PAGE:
I honestly had my idea orginally modeled after my boarding school's handling of freshmen, where all "new girls" had an "old girl" assigned to them: an upperclassman that gave them a token welcoming gift, checked up to see how things were going, encourage them to participate in social activities, etc. They didn't even do anything as useful as sheparding you from class to class--they were pretty much there just so you would have one built in "friend" as soon as you arrived.

This might sound a little mercenary, but, honestly, I'm not just trying to be nice. I'm interested in expanding the pool of committed volunteers so that there is more recording done. (Specifically recordings of what I want to hear, of course. ;) ) Seriously, though, I'm a pragmatist; I'm married to a fundraiser. I know it could feel shady to feel like focus is going to socializing and forum chatter, but if that is what brings people back and they continue to record because they can't help checking the site again and again, well...

I could be wrong about retention, anyway--it could just be that I happened to see a streak of uncommitted folks. Is there any info on how many people sign up to read and then disappear without handing in anything?

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I’ll believe anything, no matter how wild and ridiculous, if there is evidence for it. The wilder and more ridiculous something is, however, the firmer and more solid the evidence will have to be. -Issac Asimov


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Post Posted:: March 16th, 2007, 9:53 am 
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Joined: September 26th, 2005, 9:10 am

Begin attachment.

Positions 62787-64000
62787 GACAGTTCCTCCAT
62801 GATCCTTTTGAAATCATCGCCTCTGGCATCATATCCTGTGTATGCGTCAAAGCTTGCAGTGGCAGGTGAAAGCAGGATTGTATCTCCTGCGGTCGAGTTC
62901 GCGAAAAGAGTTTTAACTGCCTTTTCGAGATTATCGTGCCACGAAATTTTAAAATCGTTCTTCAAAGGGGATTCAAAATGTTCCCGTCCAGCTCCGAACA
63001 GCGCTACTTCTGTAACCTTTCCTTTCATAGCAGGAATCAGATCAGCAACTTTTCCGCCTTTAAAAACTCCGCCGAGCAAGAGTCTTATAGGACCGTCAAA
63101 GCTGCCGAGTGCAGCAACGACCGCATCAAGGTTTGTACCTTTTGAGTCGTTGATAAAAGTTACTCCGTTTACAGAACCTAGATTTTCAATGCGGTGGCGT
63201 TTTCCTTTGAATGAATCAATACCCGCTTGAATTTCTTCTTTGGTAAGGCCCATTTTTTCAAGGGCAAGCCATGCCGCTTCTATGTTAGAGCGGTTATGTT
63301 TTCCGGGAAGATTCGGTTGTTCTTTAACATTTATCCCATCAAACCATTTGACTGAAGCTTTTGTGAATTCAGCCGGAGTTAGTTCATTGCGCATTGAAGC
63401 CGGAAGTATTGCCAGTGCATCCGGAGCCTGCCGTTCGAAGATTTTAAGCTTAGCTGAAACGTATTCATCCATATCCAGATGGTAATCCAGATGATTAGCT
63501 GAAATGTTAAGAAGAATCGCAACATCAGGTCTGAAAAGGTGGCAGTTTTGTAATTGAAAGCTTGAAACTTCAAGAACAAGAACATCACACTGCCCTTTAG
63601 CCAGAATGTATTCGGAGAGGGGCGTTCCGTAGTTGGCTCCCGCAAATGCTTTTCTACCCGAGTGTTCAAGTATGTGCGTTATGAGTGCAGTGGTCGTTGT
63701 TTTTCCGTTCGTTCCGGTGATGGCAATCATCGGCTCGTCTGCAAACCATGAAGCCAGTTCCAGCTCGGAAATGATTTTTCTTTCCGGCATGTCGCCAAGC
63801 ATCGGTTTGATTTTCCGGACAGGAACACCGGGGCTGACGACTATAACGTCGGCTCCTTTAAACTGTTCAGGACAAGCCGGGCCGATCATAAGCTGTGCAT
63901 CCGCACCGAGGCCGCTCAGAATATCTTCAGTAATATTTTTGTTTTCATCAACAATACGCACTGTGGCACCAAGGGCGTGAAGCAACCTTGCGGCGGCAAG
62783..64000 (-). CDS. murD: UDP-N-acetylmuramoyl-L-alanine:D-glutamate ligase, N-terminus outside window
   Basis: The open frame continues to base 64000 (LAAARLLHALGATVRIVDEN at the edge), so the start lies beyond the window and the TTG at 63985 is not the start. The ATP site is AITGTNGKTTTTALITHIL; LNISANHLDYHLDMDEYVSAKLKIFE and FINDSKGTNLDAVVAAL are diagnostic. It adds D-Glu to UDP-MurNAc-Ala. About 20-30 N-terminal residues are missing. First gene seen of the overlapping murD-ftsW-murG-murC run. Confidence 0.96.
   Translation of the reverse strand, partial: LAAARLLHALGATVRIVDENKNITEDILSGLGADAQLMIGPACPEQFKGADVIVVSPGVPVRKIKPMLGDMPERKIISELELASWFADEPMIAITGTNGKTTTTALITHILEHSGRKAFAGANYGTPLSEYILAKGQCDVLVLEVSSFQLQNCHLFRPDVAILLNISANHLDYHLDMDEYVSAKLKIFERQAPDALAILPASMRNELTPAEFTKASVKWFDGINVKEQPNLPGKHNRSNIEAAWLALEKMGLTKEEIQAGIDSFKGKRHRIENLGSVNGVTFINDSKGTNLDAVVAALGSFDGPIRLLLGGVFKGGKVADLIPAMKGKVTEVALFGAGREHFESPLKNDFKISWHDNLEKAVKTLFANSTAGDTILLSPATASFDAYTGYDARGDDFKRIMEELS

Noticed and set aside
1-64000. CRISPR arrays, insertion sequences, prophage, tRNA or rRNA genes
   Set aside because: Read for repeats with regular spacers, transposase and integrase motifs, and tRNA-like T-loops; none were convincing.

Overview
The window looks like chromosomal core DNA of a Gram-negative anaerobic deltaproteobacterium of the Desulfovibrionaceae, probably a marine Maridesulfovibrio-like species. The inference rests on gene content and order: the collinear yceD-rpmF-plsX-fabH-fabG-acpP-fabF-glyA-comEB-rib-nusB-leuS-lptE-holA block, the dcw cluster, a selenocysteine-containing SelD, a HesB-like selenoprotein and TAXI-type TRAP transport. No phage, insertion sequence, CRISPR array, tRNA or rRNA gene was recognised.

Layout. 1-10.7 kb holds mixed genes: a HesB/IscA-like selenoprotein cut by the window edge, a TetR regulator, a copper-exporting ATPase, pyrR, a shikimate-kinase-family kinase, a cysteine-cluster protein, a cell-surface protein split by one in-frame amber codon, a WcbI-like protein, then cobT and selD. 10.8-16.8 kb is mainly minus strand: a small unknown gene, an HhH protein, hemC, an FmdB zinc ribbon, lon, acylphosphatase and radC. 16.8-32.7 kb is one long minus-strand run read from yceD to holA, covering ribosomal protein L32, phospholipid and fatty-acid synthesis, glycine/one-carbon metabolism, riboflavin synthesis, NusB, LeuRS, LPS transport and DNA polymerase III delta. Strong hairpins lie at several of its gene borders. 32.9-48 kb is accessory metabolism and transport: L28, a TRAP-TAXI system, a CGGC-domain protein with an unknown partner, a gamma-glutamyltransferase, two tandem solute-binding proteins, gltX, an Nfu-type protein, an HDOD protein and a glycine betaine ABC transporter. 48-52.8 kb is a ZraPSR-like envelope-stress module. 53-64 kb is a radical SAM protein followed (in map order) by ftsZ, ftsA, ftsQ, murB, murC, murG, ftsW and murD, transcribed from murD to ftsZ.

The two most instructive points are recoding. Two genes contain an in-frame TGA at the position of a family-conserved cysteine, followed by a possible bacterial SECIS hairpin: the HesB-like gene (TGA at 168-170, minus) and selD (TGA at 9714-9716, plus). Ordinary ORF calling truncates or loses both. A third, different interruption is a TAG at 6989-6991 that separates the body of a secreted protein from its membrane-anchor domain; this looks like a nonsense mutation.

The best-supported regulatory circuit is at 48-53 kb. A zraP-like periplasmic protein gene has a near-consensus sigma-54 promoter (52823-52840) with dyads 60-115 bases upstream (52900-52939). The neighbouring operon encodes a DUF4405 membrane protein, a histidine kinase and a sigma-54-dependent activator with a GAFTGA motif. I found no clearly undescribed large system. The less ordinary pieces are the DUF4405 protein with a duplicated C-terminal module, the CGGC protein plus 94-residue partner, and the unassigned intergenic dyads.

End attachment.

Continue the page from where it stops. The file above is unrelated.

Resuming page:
Posts: 11733
Location: Union City, California
From the very beginning there have been plenty of folks who sign up, lose interest, and drift away. It actually seems to me that we have less and less of that as time goes on, but it could just be that I don't have a finger in every pie anymore now that we're so big :)

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Post Posted:: March 16th, 2007, 11:11 am 

Joined: January 3rd, 2006, 8:34 pm
Posts: 5471
Location: Keene NH
There are administrators that don't MC, quite a few actually. Most admins don't MC if I'm thinking of the numbers properly. MCs are hard to come by as it's a time committment for sure.

I think the community centered activities are a great idea, and we have some of that going a little bit already. It's just a matter of making sure they continue. Also, I don't think you should be worried about having chat centered community around here, as there already is. We still have a purpose - to record audiobooks - and I don't think we'll lose that focus.

So, here are my suggestions, which I will not be implementing as goodness knows I've got plenty on my plate. However, if this excites anyone please feel free to jump right into it.

1. Jamboree - We used to do this every month, on the same weekend of the month. We would create a thread in Suggestions and Discussion announcing the jamboree. The whole point was to encourage everyone to get some recording done, finish long sitting chapters, bring up the energy level a bit. Those that wanted to would post goals in the jamboree thread, and discuss their progress, and encourage eachother. This is very similar to the March Madness thing we're doing, but on a slightly smaller scale.

2. Community Podcast - This gets done every week, and it seems activity over there is pretty steady (thankfully, 'cause man I love listening to it). Perhaps someone could try to make it a habit to encourage new people to listen to the podcast, make it more visible. If you're interested in producing a show, perhaps create a new volunteer-centered show.